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On the occasion of World Wetlands Day on February 2, IUCN is announcing the launch of a regional project to enhance the resilience of wetlands in Lower Mekong countries. Funded by the International Climate Initiative (IKI) of the German Federal Ministry for the Environment, Nature Conservation, Building and Nuclear Safety (BMUB), and to be implemented until 2020, the Mekong WET: Building Resilience of Wetlands in the Lower Mekong Region” project aims to build climate resilience by harnessing the benefits of wetlands in Cambodia, Lao PDR, Thailand, and Viet Nam.

wetlands in Lower Mekong

Photo: © Pheakdey Sorn/IUCN

Mekong WET will help the four countries to address their commitments to the Ramsar Convention, an international treaty for the conservation and sustainable use of wetlands, and to achieve the Aichi Biodiversity Targets. With wetlands featured as a key ecosystem, the project also supports governments in implementing their National Biodiversity Strategies and Action Plans (NBSAPs) under the Convention on Biological Diversity and pursuing their commitments on climate change adaptation and mitigation under the United Nations Framework Convention on Climate Change. By International Union for Conservation of Nature (IUCN). Read more.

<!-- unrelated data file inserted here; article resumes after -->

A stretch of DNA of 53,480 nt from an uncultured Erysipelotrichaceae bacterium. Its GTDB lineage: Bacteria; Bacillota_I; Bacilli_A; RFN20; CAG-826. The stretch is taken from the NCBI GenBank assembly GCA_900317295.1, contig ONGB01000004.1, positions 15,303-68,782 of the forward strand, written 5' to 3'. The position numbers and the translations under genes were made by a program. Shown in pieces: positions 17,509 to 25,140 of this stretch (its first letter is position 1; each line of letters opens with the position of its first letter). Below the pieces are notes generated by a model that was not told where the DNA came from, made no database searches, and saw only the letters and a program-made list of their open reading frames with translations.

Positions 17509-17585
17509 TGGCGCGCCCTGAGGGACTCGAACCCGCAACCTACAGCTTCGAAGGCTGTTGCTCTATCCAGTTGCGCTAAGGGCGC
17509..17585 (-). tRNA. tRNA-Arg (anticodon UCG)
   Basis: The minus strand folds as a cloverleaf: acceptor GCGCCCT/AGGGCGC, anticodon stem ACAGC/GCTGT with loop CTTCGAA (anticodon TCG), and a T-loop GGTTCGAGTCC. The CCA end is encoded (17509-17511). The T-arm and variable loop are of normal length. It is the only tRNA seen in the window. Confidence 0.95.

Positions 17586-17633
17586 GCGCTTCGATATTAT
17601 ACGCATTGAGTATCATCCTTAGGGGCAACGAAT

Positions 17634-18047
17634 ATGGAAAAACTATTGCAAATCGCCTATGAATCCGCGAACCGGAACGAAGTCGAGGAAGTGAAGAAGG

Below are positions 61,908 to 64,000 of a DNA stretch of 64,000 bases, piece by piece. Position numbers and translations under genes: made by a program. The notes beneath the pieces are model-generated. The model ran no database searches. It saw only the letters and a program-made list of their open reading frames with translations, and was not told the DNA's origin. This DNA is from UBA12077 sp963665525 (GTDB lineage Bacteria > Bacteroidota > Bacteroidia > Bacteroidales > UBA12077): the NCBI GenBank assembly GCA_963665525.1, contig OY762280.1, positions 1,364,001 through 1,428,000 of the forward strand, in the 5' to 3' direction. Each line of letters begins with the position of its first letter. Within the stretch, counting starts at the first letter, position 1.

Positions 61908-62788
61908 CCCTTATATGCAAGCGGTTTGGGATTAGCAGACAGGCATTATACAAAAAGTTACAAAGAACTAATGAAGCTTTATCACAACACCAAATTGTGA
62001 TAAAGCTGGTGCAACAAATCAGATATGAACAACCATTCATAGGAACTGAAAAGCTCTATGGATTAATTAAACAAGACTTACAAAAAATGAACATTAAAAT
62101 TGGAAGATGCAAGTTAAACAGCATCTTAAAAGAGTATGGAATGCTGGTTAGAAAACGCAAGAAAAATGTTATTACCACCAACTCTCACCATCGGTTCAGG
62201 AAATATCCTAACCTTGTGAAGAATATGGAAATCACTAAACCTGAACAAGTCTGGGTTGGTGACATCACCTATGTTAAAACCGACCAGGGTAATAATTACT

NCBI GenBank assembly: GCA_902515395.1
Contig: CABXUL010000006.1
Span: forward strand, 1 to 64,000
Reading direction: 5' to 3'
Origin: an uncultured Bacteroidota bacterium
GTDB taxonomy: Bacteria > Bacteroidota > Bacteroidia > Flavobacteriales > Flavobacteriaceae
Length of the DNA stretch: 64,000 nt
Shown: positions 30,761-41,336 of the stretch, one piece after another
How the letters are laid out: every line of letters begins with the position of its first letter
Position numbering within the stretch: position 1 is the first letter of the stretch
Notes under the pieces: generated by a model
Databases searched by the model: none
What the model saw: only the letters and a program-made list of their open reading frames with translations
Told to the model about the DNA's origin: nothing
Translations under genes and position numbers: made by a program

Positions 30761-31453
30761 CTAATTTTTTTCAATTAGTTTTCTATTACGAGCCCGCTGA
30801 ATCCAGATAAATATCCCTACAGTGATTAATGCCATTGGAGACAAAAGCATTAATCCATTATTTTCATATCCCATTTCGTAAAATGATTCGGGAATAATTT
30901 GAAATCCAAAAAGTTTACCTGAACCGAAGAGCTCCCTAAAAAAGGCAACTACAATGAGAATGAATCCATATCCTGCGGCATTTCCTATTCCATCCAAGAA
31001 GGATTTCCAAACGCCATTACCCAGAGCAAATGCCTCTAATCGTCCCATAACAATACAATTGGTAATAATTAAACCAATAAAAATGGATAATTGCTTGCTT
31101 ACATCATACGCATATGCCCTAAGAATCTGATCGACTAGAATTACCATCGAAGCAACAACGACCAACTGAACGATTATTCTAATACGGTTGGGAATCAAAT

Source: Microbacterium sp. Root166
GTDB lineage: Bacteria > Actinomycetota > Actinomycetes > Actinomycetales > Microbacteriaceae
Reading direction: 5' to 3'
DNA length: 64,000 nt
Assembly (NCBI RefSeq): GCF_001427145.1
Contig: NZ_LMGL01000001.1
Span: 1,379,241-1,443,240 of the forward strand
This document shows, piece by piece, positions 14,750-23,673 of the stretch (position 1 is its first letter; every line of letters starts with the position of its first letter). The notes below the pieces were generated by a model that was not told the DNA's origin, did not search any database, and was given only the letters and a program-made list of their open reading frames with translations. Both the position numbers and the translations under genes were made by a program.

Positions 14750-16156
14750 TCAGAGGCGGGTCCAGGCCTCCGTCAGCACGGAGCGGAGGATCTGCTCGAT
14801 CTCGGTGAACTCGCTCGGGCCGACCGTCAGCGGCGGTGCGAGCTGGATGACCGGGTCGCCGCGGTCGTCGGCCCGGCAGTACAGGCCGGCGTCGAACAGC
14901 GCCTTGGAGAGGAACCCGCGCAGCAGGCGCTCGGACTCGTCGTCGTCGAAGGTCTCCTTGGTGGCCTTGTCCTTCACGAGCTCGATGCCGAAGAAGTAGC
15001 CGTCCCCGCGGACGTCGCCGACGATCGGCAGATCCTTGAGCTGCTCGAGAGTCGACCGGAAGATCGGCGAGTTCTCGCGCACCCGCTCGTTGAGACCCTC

How a lame baby pachyderm inspired an art project that has raised millions for elephant care

After a decade of touring the world to raise funds for Asia’s pachyderms, the Elephant Parade art exhibition is back in Chiang Mai where it all started and celebrating its tenth anniversary with 89 colourful statutes of elephantine tykes on display all around the city. Mike Spits, the co-founder, recently opened the Elephant Parade studio in Chiang Mai, and was happy to share the success story with his supporters. By Phoowadon Duangmee, The Nation. Read more.